I began my adventure in clicker training, like many people, out of desperation. I had a promising young dog that had a terrible experience that had left emotional scars. Unless we found a way to get over this problem his future in obedience, agility and conformation would end before it began. For two years I tried desensitization, flooding, and habituation, and more, with no success. Lana Mitchell told me she was offering a seminar and I should come. And as they say, the rest is history. Within five minutes of starting our first clicker session, we made more progress than we had in two years. And within a year this young dog had earned his first agility title, a couple of bench championships and legs towards his obedience title. The road was not completely without it memorable moments, joyful, depressing and occasionally embarrassing. Reflecting on his career, and a recent experience of my own I realized that my own recovery (from coercion to positive reinforcement to clicker training) has not been without its own moments, joyful (many), depressing (a few), and embarrassing (a few of those too). One of those moments of depression was also a moment of epiphany. I realized that as much as I believe in clicker training and value the relationship I have with my dog that I was still subject to decades of old habits, and on occasion, I would relapse. So here is today's moment of revelationâ€¦.
Part of my journey toward clicker training was the result of boredom with competition in dog sports. I had studied and learned how many successful people were achieving high scores in obedience, and Schutzhund, and in my opinion I wasn't willing to go "there." When I discovered the joy of doing Search and Rescue with my dog, I pretty much cut all the ties with the old world of competition. Now with some new tools in my belt, I began to think that it might be fun to back to the world of competition againâ€¦. So, after nearly 15 years away from obedience competition and 5+ years away from any sort of canine competition at all, I signed myself and my clicker trained eight year old German Shepherd Dog up for a Rally class. Riki knows how to walk politely on a leash and sit and come and all the other skills required, but could we do them in the environment of a class or trial? The class was offered at a local park, a place we had gone many times for tracking training. When we arrived the park was transformed into a typical obedience training grounds, people with the intensity of the obedience competitors, crates, and rings and tables. Voices rang out with crisply delivered commands (and on occasion the muted sound of a clicker). I set up my own crate, and went back to get my dog, snapped on her leash and asked her to hop out. As soon as Riki jumped out of the car, all signs of attention or heeling were gone, her nose went to the ground, and she started scoping out the scent scene, fully expecting to shortly be set on a trackâ€¦. Without a conscious thought I immediately gave a collar pop and a sharp command to "leave it," and was just as immediately stunned by what I had done. Fortunately the pop was not vigorous enough to be effective (some part of my brain kicked in I guess) and since Riki has so little experience with corrections and has a high pain tolerance anyway, the collar pop meant pretty much nothing to her, and like most dogs, she forgive us humans our moments of stupidity. Probably in fact, she assumed that being a poor two legged human I had probably stumbled over one of my own two meager feet (do you think dog's wonder why we can't keep two feet straight when they have to manage four?). I, however, was devastated! And my brain began running in circles. What had I done? Why had I done it??? After a moment of whirling thoughts, sanity slowly began to return. It didn't matter why, what did matter was what was I going to do next? The class I was signed up for was at a level that a dog was expected to not go along with her nose glued to the groundâ€¦. Perhaps a lower class level? Or could I fix this problem in the next five minutes? What I needed was an opportunity to catch her doing what I did wantâ€¦ heel with attention. How to accomplish that? Of course! Make myself more interesting than the enticing scents on the ground (oh yeah?) and the change the circumstances to something she didn't expect! So I started experimentingâ€¦. The nose would not come up as I walked alongâ€¦ boring! Changes of direction? Nope. Ahh! But what if we move faster? Voila'! That was it! A minute of heeling at a quick jog and we had 15 clicks in already! I began to slow down, and realized that was all that was neededâ€¦ an explanation that the expectations had changed. At least THAT problem was pretty easy to solve.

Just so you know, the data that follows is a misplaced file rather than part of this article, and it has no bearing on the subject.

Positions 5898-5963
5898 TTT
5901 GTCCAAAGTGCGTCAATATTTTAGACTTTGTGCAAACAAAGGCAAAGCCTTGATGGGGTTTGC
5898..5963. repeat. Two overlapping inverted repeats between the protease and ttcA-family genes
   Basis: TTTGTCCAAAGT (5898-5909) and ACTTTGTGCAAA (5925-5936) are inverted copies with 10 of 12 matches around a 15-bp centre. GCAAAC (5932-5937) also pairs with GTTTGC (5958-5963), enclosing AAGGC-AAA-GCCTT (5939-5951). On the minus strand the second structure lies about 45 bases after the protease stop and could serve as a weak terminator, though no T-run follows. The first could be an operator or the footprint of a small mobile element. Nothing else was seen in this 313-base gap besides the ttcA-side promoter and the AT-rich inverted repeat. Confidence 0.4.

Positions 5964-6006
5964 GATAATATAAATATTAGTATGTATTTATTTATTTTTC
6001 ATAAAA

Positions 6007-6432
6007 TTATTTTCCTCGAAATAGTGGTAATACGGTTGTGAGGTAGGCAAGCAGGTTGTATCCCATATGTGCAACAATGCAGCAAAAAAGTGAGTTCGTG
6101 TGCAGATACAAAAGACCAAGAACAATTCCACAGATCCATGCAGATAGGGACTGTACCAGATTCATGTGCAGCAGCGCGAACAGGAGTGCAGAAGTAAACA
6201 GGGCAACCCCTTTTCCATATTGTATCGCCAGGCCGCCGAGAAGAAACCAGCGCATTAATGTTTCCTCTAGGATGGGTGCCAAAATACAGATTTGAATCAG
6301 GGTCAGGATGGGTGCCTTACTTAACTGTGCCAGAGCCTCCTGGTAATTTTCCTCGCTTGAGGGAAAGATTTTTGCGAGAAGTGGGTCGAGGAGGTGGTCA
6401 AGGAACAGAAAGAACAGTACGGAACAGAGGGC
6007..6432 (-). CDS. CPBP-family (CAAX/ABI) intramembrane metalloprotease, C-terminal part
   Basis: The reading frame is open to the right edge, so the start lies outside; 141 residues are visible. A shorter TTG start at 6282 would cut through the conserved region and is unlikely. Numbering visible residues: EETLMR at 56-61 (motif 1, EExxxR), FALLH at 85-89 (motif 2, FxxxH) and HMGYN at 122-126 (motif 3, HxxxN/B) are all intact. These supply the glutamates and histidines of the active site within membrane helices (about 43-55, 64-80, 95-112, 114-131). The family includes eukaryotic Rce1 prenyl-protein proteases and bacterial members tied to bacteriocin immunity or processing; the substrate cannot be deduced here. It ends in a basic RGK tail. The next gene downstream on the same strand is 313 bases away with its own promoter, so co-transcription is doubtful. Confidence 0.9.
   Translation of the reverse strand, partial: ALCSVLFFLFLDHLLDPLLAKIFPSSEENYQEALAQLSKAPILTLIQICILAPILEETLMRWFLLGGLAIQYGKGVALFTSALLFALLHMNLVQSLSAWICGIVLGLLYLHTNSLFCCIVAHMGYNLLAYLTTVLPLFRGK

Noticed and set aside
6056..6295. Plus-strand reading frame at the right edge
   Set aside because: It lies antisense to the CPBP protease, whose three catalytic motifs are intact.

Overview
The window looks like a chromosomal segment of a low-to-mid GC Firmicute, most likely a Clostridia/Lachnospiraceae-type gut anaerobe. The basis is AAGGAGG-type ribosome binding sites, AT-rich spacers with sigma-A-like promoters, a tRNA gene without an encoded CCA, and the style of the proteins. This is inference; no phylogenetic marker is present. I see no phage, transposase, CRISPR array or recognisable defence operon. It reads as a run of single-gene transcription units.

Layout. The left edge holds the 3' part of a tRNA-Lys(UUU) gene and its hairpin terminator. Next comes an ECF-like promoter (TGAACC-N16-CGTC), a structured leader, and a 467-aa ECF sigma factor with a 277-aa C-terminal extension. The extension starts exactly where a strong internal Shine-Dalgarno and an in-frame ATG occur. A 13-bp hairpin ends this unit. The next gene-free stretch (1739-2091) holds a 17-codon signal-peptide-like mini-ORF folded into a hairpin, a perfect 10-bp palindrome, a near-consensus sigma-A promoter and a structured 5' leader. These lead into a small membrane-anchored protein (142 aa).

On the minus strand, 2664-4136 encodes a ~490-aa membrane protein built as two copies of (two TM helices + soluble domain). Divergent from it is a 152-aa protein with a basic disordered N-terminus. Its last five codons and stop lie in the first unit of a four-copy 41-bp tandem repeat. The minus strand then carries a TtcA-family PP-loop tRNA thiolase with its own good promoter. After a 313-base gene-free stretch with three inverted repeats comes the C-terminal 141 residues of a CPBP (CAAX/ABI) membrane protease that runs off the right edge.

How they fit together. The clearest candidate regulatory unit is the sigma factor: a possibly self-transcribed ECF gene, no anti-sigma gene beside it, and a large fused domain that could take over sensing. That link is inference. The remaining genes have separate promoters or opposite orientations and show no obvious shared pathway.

A few moments thought on what had happened and I realized that all the environmental cues that I had received from the moment I got out of the car had primed me to respond with old habits. Just like my canine partner, I still need to generalize my "new" behaviorâ€¦ especially in circumstances where old habits were well entrenched. Also I must accept that just like my canine partner, my learning does not progress in a linear fashion eitherâ€¦..